Wednesday, July 17, 2013

The Mexican Revolution, as Told Through Nonfiction and Graphic Novel

No one can underestimate the power of a revolution. The first major political and social revolution of the twentieth century began in Mexico. The Mexican Revolution began in 1910, when the President Porfirio Diaz had his dictatorship challenged by the reformist writer and politician, Francisco I. Madero. Madero’s uprising was supported by Emiliano Zapata from the south and Pascual Orozco and Pancho Villa in the north. 

While the dictatorship was overthrown by 1911, an entirely new set of problems arose, resulting in a civil war within Mexico. It was a combination of factors, mainly the concentration of wealth within the hands of the privileged and the widespread poverty within the soiled hands of the nation’s 11 million industrial and rural laborers, which contributed to Mexico’s eventual transformation into the modern era.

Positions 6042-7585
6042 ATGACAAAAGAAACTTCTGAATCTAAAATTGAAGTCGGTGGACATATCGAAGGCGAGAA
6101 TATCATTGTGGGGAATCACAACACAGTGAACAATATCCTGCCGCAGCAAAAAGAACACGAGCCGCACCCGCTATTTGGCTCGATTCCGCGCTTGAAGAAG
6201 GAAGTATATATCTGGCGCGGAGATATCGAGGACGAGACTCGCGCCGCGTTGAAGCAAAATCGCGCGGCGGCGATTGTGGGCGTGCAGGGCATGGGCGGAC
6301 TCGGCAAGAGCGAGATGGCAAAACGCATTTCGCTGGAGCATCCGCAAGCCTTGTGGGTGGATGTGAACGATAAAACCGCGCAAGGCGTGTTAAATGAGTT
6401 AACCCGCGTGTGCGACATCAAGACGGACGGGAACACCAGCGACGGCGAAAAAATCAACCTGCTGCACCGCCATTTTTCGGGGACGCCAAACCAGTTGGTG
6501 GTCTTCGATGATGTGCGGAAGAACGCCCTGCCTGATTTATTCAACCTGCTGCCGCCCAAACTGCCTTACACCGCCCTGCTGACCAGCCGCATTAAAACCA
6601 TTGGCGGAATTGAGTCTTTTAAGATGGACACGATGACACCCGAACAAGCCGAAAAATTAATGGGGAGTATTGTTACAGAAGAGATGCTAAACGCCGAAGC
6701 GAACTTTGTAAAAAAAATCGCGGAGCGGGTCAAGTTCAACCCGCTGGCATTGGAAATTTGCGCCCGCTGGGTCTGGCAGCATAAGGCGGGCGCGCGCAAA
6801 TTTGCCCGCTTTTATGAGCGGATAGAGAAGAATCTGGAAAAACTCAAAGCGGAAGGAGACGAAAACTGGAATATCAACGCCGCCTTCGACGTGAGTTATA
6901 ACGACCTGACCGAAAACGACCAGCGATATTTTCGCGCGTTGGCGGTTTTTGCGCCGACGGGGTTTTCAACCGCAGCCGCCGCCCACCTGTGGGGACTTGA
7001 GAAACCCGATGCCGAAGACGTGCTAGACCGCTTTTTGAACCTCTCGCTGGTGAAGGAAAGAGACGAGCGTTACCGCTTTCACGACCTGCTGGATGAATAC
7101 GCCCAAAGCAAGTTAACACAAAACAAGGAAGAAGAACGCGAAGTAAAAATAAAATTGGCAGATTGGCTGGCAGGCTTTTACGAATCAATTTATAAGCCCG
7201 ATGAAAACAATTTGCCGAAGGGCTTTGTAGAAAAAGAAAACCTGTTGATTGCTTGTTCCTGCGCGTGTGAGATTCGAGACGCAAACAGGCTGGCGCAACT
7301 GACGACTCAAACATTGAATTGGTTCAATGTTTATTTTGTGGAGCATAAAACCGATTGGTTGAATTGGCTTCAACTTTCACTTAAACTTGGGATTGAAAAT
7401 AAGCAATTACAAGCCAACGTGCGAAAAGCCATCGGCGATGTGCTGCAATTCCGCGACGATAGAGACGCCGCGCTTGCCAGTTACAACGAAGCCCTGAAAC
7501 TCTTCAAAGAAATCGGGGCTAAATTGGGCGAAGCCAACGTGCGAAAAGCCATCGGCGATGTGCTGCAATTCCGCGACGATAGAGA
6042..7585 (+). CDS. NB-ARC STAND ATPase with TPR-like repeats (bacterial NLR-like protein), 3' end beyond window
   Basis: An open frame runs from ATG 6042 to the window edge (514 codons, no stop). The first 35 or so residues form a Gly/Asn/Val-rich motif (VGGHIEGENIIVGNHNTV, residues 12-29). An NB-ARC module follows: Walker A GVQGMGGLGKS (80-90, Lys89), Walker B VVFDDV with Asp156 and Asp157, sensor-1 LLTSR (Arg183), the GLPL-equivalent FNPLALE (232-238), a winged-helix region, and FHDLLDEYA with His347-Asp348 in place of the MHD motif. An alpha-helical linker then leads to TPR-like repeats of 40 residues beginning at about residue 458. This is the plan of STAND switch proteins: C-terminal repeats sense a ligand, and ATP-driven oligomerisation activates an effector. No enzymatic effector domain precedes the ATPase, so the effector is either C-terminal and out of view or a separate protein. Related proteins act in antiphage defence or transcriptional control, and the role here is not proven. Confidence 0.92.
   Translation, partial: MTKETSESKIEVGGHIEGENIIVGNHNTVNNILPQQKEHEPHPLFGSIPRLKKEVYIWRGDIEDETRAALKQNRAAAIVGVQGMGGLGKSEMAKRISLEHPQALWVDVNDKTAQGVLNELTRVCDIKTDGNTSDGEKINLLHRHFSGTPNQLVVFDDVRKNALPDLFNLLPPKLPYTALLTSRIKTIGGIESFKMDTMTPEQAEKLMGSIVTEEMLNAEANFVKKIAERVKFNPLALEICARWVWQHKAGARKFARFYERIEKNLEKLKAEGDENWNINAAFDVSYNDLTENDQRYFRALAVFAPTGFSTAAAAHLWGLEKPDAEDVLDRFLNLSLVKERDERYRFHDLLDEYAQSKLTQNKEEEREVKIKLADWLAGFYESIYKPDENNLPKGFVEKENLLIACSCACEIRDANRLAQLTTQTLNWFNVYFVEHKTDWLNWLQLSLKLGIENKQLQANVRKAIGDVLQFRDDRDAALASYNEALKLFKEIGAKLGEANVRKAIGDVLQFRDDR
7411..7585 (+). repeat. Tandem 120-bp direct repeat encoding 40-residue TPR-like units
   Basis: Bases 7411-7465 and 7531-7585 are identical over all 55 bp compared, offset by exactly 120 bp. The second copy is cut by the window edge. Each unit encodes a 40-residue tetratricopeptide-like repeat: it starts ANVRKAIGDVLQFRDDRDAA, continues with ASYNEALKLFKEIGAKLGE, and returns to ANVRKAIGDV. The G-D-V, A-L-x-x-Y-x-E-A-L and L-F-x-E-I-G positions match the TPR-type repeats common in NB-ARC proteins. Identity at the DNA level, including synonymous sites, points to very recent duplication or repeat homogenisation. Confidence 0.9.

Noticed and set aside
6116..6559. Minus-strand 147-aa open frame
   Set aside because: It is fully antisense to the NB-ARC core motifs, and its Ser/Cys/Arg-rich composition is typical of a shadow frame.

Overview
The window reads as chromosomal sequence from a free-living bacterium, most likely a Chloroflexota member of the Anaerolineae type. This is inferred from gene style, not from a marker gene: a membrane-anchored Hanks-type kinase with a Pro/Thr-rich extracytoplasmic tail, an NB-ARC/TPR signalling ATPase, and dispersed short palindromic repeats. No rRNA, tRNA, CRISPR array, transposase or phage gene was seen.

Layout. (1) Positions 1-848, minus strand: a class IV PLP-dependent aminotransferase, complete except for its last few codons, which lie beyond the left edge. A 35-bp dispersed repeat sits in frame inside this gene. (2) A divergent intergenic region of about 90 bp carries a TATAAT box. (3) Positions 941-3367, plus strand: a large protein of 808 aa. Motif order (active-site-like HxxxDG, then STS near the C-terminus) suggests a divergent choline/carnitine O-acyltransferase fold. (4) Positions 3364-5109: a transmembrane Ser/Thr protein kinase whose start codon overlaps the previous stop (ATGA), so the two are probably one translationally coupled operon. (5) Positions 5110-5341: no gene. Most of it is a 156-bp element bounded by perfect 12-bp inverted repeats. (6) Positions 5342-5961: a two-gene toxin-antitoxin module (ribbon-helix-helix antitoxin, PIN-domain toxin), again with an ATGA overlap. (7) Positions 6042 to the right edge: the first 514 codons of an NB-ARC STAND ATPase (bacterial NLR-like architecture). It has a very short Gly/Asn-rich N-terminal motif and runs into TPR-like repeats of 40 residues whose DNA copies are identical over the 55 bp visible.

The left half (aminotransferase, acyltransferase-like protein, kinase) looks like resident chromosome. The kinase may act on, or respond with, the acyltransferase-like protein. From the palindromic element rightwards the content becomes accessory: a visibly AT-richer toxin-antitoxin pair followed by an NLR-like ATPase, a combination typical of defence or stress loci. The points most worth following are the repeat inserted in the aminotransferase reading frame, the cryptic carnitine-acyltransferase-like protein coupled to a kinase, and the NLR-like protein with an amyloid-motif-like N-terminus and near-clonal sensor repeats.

In the new book The Mexican Revolution: Conflict and Consolidation, 1910-1940 (TAMU Press, 2013), authors and historians Douglas W. Richmond and Sam W. Haynes delve deeper into Mexico’s civil war and the reforms that followed, providing new insight and attention to the revolution. The Mexican Revolution also studies the effects of the struggle in Mexico on the American Southwest, showing that the region experienced waves of ethnically motivated violence and economic tensions.

If you’re interested in a more creative retelling of the Mexican Revolution, new graphic novels (in Spanish)  featuring rancheros, hacienda owners, and warlords detail the revolution with powerful imagery and iconography. Click here to read the full article.

--Madeline Loving

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